Conservation drones for seabird monitoring
A research team led by Jarrod Hodgson and Rohan Clarke from Monash University is partnering with ConservationDrones to use UAVs for seabird monitoring. Jarrod and Rohan have just returned from a successful trip to remote islands in north-western Australia. They brought along a 3DRobotics X8 multirotor UAV which they used to capture very high resolution images of nesting seabirds on these islands.
After some preliminary testing, Jarrod and Rohan discovered that they could fly at an altitude of 75 m above ground level, without causing disturbance to the birds. They also found that flying at lower altitudes would work for large nesting species. But smaller non-nesting species were easily flushed from perching sites by the UAV flying at 40 m a.g.l.
The team from Monash University made a total of 9 successful flights with the UAV. They were targeting colonies of Crested Tern and Lesser Frigatebird. The Crested Tern colonies represent a medium-sized species that nests in dense colonies on the ground (see picture), whereas Lesser Frigatebirds are a large seabird which nests in smaller groups typically on elevated nest stacks and within vegetation.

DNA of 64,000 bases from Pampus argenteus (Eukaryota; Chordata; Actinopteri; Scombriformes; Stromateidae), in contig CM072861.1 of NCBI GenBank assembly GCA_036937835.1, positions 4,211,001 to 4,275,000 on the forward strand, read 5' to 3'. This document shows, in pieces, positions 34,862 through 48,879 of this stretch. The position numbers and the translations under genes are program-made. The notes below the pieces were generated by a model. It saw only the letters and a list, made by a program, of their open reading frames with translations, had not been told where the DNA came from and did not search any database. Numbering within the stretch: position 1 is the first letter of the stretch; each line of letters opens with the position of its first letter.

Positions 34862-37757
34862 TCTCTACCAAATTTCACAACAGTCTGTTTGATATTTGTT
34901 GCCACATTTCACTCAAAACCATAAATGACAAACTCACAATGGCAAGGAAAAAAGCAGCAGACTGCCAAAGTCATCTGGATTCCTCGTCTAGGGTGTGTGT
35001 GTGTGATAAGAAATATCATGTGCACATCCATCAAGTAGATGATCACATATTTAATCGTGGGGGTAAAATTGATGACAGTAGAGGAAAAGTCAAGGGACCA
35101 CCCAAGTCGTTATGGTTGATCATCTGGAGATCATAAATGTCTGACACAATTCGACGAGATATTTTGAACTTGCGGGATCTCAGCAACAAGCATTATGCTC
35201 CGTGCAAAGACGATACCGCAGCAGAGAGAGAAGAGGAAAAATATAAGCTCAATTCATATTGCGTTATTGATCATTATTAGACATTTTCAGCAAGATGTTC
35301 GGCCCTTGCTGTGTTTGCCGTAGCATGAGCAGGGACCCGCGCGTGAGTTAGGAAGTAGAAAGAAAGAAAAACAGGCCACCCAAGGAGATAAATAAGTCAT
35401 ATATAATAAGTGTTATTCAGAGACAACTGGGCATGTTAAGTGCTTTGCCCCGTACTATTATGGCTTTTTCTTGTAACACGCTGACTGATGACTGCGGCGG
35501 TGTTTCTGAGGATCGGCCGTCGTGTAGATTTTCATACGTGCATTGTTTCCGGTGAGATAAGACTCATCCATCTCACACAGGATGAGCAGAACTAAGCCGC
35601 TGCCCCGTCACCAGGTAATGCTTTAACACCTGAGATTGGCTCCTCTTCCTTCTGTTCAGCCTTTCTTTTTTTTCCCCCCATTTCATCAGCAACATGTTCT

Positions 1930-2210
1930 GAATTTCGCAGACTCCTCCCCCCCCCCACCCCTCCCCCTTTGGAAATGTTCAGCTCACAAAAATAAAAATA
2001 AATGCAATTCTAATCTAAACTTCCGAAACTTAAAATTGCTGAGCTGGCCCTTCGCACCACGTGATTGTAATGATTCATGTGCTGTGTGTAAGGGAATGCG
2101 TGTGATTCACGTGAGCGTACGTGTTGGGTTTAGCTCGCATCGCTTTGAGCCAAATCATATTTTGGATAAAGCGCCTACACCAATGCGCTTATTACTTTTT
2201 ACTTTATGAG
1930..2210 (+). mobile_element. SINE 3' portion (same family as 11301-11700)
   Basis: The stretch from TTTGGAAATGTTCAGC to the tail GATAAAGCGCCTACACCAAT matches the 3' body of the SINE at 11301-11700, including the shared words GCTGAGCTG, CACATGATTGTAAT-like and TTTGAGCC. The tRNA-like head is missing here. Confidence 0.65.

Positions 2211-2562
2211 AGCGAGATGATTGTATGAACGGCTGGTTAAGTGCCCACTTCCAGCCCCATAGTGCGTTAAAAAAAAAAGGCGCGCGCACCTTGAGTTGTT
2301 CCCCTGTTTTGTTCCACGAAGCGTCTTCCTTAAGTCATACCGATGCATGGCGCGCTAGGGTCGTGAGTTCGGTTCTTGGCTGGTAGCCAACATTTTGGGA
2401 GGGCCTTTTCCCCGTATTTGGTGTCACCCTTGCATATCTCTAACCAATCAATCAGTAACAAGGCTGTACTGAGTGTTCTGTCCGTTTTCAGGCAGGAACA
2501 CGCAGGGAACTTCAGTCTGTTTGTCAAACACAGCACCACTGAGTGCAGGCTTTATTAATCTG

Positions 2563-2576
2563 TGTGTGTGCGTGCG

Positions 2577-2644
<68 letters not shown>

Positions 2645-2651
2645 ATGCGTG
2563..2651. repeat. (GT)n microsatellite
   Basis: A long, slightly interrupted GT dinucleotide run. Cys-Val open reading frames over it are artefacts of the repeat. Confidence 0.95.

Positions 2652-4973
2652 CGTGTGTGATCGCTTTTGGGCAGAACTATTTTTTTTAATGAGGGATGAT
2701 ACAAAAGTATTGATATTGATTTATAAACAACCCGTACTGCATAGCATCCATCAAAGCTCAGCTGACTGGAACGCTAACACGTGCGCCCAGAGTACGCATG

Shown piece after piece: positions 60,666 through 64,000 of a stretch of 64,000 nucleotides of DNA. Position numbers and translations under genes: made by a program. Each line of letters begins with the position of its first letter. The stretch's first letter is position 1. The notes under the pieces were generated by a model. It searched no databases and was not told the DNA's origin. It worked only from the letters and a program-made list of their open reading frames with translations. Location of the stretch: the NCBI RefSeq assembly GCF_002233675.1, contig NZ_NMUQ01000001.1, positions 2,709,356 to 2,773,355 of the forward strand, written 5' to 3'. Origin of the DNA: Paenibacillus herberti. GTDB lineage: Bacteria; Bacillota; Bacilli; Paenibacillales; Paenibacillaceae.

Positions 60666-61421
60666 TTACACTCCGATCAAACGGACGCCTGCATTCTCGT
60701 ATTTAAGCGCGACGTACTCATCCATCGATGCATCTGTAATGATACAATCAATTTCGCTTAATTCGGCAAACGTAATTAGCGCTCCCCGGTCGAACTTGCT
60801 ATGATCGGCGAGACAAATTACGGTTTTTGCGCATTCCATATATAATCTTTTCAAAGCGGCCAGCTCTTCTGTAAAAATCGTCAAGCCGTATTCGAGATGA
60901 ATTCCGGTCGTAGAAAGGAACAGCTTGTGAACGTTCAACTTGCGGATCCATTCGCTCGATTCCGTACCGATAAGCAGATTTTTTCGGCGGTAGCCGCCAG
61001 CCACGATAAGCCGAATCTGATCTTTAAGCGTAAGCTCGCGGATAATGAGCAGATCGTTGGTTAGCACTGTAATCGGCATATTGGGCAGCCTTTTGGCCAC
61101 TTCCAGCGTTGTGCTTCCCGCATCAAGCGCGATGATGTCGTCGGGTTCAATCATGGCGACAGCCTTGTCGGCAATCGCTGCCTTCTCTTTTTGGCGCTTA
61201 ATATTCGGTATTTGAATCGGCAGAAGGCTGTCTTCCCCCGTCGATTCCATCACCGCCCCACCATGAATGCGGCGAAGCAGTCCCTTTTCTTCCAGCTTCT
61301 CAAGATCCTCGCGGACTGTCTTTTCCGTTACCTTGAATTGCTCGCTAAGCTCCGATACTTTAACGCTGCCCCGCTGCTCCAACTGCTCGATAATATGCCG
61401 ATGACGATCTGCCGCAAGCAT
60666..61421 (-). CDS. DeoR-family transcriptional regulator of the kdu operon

For every successful survey, the team dispatched experienced seabird counters to make 1 – 2 blind counts of the surveyed population. They will be comparing these ‘ground counts’ with UAV aerial counts to assess the reliability of UAV data.
This is a fantastic demonstration of yet another application for conservation drones. The ConservationDrones team is excited to continue our collaboration with Jarrod and Rohan in several upcoming projects. Check out their new project site: ResearchEcology.com.au!